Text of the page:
Tuesday 8th May 2018
“It’s more impressive than Matlock Bath!” said Wendy as our cable car crossed the Rhine, heading for the Ehrenbreitstein Fortress with the Rhine and Mosel laid out in all their murky glory below us; and indeed it is.
Yesterday, Wendy was at the wheel as we whizzed through five countries and 317 miles from Ashford to Koblenz. Now we are camped under the Teutonic gaze of a marvellous statue built on the Deutsches Ecke, the confluence (Hannah, ask Jamie) of the Mosel and the Rhine rivers right in the heart of Koblenz. It is a fascinating and beautiful place. There is a steady stream of large boats going up and down both rivers, cargo and cruise ships and the gondolas of cable car across the Rhine are buzzing back and forth.
This morning we caught the pedestrian ferry from just outside our campsite, across the Mosel to get the Seilbahn cable car to the stunning fortress built by the Prussians in 1817 on top of the cliffs on the far back of the Rhine. It is a very impressive piece of military architecture and considered to be impregnable in its day. It was clearly still considered a threat a century later as the British insisted its partial demolition was included in the Treaty of Versailles. Due to our leisurely start to the morning the sun was already beating down on us and the temperature was already in the high twenties, and after a close inspection of the parade ground, the gates, blockhouses, ravelin, posterns and bastions we were ready for a drink. As luck would have it, in the corner of the main courtyard there was a restaurant serving fine, cold beer. It was probably a later addition to the castle but welcome none the less.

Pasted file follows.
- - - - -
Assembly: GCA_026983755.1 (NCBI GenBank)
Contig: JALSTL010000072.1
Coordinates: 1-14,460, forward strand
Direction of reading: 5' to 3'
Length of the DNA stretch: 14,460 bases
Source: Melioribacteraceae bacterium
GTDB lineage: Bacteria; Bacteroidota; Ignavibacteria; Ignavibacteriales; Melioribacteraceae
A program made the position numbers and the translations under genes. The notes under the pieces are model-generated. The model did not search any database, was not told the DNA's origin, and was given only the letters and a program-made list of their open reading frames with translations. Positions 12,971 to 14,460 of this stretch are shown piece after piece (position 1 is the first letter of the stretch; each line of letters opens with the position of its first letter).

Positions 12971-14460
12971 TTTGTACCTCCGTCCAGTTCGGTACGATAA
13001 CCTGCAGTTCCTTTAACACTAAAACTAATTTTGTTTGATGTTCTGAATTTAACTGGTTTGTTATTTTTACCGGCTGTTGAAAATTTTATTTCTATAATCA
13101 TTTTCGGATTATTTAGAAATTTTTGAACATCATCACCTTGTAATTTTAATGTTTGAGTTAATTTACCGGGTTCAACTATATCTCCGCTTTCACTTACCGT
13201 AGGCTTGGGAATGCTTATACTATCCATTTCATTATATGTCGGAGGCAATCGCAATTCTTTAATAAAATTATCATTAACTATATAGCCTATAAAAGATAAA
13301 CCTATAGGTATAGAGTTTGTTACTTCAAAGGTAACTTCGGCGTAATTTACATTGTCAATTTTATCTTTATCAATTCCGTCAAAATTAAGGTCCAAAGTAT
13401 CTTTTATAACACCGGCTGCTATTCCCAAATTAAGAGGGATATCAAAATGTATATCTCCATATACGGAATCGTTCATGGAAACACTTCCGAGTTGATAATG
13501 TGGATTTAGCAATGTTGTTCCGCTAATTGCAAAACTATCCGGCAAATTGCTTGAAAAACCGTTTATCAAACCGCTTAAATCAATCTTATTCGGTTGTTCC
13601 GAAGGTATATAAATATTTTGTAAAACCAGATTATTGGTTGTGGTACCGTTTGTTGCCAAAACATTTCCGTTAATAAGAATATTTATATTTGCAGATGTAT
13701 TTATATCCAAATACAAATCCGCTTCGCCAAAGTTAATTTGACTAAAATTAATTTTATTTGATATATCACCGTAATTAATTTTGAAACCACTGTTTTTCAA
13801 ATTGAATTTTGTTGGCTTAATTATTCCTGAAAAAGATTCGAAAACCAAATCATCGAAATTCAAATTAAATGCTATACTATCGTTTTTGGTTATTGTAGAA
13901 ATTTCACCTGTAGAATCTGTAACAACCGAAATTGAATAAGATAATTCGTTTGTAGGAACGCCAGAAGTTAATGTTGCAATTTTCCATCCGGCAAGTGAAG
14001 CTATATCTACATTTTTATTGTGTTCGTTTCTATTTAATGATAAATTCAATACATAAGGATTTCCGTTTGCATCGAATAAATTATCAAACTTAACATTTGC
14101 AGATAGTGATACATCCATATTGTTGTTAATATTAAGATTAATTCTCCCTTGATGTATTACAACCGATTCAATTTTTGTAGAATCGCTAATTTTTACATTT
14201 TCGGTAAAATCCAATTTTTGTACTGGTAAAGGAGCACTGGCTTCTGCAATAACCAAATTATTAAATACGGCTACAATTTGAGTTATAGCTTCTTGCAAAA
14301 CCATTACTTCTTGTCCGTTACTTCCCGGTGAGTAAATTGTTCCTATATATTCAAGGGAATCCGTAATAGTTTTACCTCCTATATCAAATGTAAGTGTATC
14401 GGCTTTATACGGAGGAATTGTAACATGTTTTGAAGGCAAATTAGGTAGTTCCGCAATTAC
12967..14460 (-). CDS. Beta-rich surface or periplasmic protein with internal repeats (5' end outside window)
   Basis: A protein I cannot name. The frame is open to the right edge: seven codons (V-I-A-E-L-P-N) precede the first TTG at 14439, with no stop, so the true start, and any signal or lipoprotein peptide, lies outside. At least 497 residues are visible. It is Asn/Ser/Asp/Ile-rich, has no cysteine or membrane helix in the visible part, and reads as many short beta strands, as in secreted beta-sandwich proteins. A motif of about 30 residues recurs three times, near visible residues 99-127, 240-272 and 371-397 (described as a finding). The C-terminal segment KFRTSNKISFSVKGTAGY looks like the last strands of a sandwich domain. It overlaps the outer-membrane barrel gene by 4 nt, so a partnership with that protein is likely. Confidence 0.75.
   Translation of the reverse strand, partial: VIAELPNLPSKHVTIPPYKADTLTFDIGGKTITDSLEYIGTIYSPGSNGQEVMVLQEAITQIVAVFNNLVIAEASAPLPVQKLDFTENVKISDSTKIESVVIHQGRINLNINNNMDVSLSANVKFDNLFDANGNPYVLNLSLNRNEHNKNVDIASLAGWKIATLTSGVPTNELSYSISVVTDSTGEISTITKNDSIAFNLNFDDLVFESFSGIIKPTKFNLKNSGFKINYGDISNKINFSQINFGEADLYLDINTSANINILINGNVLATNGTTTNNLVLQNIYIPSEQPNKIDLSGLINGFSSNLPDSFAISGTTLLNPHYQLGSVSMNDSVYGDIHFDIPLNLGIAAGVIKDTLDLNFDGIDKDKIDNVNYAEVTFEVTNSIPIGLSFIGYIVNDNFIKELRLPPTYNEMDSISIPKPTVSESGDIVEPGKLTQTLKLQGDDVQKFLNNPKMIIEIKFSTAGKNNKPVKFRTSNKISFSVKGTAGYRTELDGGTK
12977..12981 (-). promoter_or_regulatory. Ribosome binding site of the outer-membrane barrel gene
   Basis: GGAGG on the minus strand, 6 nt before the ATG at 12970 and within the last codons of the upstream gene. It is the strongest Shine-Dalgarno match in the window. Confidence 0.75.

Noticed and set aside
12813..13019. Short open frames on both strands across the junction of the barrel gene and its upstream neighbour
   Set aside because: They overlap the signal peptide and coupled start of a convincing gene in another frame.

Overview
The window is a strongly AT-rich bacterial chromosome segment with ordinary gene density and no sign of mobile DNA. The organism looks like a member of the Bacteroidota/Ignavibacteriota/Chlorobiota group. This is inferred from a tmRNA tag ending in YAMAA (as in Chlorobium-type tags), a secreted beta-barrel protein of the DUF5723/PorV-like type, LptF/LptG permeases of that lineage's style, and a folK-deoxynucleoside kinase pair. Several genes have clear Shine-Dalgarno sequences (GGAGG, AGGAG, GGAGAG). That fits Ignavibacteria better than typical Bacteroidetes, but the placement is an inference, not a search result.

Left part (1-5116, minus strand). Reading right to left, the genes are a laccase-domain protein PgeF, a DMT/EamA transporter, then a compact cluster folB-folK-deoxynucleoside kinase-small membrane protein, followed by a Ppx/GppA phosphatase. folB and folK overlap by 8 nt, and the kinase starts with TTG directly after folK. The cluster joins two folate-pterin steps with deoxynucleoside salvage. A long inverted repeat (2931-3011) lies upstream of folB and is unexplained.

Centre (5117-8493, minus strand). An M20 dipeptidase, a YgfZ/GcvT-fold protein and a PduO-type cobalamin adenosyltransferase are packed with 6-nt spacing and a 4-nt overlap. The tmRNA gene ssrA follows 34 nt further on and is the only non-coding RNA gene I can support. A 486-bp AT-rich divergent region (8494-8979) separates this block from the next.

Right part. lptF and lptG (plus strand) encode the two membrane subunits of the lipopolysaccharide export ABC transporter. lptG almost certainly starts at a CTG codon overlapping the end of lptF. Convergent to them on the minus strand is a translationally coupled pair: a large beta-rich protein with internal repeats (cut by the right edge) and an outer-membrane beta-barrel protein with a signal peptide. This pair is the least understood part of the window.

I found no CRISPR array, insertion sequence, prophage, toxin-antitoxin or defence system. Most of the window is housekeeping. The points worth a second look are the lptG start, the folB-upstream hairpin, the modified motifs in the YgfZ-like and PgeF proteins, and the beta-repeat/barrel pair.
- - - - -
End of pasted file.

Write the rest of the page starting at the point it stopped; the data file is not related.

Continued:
Perhaps the best part of the fortress is the view from the ramparts over the twin valleys and the city of Koblenz. Innumerable photos later and we took the Seilbahn back to explore the rest of Koblenz’s treasures.
We were thwarted in our attempt to take a walking tour as the only one in English runs on a Saturday afternoon, so Wendy led the way, clutching the free map the campsite reception team had given her. Koblenz is over 2000 years old but most of the old stuff left dates from the 17thCentury, with a lot of war damage rebuilt in the original style. Highlights were the Electoral Palace and a couple of old churches. Wendy’s highlight was an ice cream shop that made their own ice cream; judging by the queue it was on many other people’s lists too!
Tomorrow, Thursday, is a public holiday in Germany and this campsite is fully booked. We were planning on moving on anyway but will we be able to find a campsite with a vacancy? The weather is also forecast to break and it is going to be rain from dawn ‘til dusk. What effect will these have on the current joie de vivre of our two happy campers, tune in to our next instalment to find out?